AEW Dynamite: New Year’s Smash Night 2 had a lot to live up to after the phenomenal Omega vs. Fenix main event from Night 1. Did it reach the same heights? As always, I break down the highs and lows of Dynamite—this week for New Year’s Smash Night 2.
Darby Allin vs. Brian Cage: David vs. Goliath
Aside from perhaps MJF, out of all the current AEW wrestlers who never competed for WWE or NJPW, Darby Allin may be the one who has the highest potential. His TNT Championship match tonight against Brian Cage was the best match of his career, and it established him as a top star.
Nobody in wrestling works like Allin does. He’s a complete ragdoll out there, willing to do every single thing necessary (and some that aren’t necessary) to get a match over. Cage press-slamming Allin over his head and tossing him all the way through the floor was one of the most memorable in-ring images in recent Dynamite history, and that doesn’t even include the half-dozen additional ridiculous bumps Allin took on the way to a fantastic main event match.
Cage’s contributions shouldn’t be ignored—his sheer strength is what allowed Allin to fly all over the place. Even so, the story of this match was Allin, and with a looming partnership with Sting, there’s more in store.
Chris Jericho and the Inner Circle: Still hilarious
I’m a fan of action, so I’m pretty indifferent towards non-wrestling segments most of the time. As such, it’s rare that an on-screen talent makes interview segments appointment viewing. Jon Moxley would be an example of that, but the one man who consistently makes those segments worthwhile is Chris Jericho.
The Inner Circle’s New Year’s Resolutions skit was laugh-out-loud funny. From Jake Hager screaming “Championships, yeah!” to Ortiz resolving to master a sofrito recipe, (and MJF subsequently asking, “Who boos food?”) the segment was campy but not obnoxious.
Jericho is the glue that holds it all together, the ultra-confident presence who furthers the segment into setting something up for next week. His role as the leader who’s barely keeping this group of delusional lunatics together (while being slightly delusional himself) couldn’t be played any better. Any time Jericho is on your screen, you pay attention.
Tay Conti’s growth
I’ve watched Conti’s entire professional wrestling career. She’s always had a great look, but early on, it was clear she was quite green. However, even after years of training, Conti showed absolutely no improvement between the ropes. Every time she was on NXT television, it was like waiting for a trainwreck.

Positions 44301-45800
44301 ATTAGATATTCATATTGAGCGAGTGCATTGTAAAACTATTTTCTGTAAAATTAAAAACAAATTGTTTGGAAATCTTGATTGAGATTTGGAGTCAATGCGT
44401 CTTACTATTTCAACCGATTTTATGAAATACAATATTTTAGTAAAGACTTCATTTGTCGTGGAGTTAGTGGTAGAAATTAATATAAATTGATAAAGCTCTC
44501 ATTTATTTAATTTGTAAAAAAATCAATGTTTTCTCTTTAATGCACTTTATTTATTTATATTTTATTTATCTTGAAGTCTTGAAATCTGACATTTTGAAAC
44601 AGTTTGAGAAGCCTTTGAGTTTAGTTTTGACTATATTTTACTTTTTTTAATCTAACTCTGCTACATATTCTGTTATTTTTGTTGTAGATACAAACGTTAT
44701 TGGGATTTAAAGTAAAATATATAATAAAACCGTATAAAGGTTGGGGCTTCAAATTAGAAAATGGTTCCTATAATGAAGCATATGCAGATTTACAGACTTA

With that being said, I am completely floored at how far improved she is after just a few months in AEW. After a solid, well-worked singles match with Serena Deeb (which followed a great babyface performance at the Brodie Lee tribute show), Conti has now wrestled the two best matches of her career in the last month. I can’t tell if this is an indictment of the WWE Performance Center or a testament to AEW’s training system. Either way, props to Conti for proving that wrestlers can improve even after years of treading water.
The Waiting Room with Britt Baker: Go-away heat
I’ve seen every single “Waiting Room” segment that Baker’s put on, except for the one with SCU where Baker barely said a word, they were all terrible. So, when I saw Waiting Room advertised for Dynamite, I hoped that Cody Rhodes, her guest, would make it work.
Unfortunately, I was wrong. In reality, Cody didn’t even get a chance to speak, as he was interrupted by Jade Cargill. After a rather unconvincing promo, the segment played the video of Baker’s attack on Rosa from a couple weeks ago before transitioning into an awkward computer camera promo from Thunder Rosa.
None of this was convincing, and the only storyline it furthered was setting a date for Baker vs. Rosa. Aside from that, everything else spun in place. And the one part of the segment that I was excited for— promo from Cody—didn’t even happen. This segment was a complete dud.
False advertising on multiple occasions
In the previous “miss,” I mentioned how frustrating it was to have an advertised Cody interview not even happen. What made it even worse was that in the segment immediately preceding the Waiting Room, a moment of misleading advertising had already occurred.
AEW had advertised “The Elite” returning on New Year’s Smash Night 2 this week. As such, most assumed that would be the team of Kenny Omega and the Young Bucks. However, Omega swerved us, bringing out the Good Brothers as his partners instead, and making it so the Young Bucks never wrestled.
I get the two reasons why this happened. First, Nick Jackson is injured, and second, it was a swerve to further Omega’s heel champion persona. But when a wrestling promotion advertises something and a character “swerves” viewers by giving us something else, that doesn’t put heat on the wrestler. It puts heat on the company. I get enough of that from WWE.